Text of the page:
Why not entice Target to locate downtown with incentives?

Portland taxpayers subsidize low wage/no benefit jobs for The Timbers, and we remodeled their stadium with public funds. At least Target provides downtown residents with lower prices on lots of products they NEED to buy, instead of something the soccer spectators WANT, like beer and hotdogs. Do progressives understand the difference between needs and wants?

You don't have to shop at stores that don't share your political philosophy. Your objections to their "social and economic" purity shouldn't keep them from locating in Portland. Your opinions shouldn't limit my retail options anymore than my religious opinions should close down gay bars.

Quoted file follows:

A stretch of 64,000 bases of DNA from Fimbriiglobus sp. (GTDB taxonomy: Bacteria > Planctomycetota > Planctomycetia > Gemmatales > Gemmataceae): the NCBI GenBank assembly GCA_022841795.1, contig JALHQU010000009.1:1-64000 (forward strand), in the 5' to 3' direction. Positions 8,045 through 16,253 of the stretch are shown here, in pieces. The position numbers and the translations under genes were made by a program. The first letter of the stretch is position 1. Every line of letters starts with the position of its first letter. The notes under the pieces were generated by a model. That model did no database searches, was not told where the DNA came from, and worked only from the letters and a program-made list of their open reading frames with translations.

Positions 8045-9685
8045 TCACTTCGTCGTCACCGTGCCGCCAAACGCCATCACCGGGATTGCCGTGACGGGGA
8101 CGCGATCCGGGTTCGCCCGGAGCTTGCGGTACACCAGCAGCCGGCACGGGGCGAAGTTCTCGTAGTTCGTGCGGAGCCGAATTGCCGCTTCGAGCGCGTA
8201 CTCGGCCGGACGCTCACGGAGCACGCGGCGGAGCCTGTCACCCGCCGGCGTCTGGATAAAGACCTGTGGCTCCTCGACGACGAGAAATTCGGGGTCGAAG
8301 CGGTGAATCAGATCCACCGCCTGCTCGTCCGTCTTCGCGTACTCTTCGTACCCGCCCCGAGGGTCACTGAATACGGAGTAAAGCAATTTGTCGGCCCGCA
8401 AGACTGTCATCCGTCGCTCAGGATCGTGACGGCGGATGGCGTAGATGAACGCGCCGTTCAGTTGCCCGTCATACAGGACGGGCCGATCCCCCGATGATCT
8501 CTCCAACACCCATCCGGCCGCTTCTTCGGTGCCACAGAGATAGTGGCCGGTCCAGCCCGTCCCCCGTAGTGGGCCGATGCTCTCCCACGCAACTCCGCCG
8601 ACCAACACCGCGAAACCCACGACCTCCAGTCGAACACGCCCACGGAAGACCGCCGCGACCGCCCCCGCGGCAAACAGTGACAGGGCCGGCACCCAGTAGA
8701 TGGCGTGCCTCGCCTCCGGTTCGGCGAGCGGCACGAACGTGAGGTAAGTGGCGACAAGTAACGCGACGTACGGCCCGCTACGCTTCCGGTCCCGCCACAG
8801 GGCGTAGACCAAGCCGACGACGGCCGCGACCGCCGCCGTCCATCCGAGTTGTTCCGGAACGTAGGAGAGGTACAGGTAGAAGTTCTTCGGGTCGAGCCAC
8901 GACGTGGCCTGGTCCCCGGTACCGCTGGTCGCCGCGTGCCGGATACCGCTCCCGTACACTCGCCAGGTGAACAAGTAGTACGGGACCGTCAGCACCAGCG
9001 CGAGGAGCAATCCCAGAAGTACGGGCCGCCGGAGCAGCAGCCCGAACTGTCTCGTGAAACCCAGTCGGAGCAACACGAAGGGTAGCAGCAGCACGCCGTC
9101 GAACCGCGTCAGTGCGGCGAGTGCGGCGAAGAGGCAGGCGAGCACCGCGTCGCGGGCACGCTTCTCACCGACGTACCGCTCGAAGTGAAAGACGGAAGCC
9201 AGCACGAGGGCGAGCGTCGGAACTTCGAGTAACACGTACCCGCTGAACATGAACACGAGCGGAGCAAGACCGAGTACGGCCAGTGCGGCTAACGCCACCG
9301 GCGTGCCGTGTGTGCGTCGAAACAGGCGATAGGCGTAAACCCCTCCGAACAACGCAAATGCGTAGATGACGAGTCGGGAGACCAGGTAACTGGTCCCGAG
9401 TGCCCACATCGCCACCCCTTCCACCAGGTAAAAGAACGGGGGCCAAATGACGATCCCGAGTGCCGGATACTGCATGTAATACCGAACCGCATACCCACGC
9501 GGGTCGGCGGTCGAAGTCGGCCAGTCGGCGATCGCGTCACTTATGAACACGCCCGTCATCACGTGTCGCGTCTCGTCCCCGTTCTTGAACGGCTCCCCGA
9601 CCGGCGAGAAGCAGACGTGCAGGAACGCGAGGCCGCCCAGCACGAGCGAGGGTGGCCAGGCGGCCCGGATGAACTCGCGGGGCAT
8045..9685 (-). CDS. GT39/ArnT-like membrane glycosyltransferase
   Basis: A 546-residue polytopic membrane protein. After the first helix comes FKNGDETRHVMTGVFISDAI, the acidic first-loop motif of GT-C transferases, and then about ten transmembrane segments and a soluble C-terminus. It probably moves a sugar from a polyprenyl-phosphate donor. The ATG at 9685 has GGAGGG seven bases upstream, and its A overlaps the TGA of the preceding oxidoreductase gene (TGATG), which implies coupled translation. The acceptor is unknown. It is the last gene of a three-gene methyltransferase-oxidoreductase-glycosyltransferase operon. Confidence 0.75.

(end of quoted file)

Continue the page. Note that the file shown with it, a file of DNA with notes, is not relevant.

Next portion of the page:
Well said Mister Tee! Perhaps Mr/Ms Anon fails to realize that most big box stores prefer to locate in the suburbs and in shopping mall location in part to avoid dealing with politcally motivated agendas.
And the financial illiterates on the City Council should be thrilled that any major employer is willing to locate in Portland and put up with their various taxes.

most big box stores prefer to locate in the suburbs and in shopping mall location in part to avoid dealing with politcally motivated agendas

I think that's an overstatement. Businesses locate wherever they think they can make the most profit, either by being closer to their customers (to increase sales) or to their suppliers (to reduce costs). A suburban mall offers both -- easy visibility and marketing to thousands of captive potential customers motivated to buy (to increase sales), and often large square footages to allow more productive sales per square foot (to reduce costs).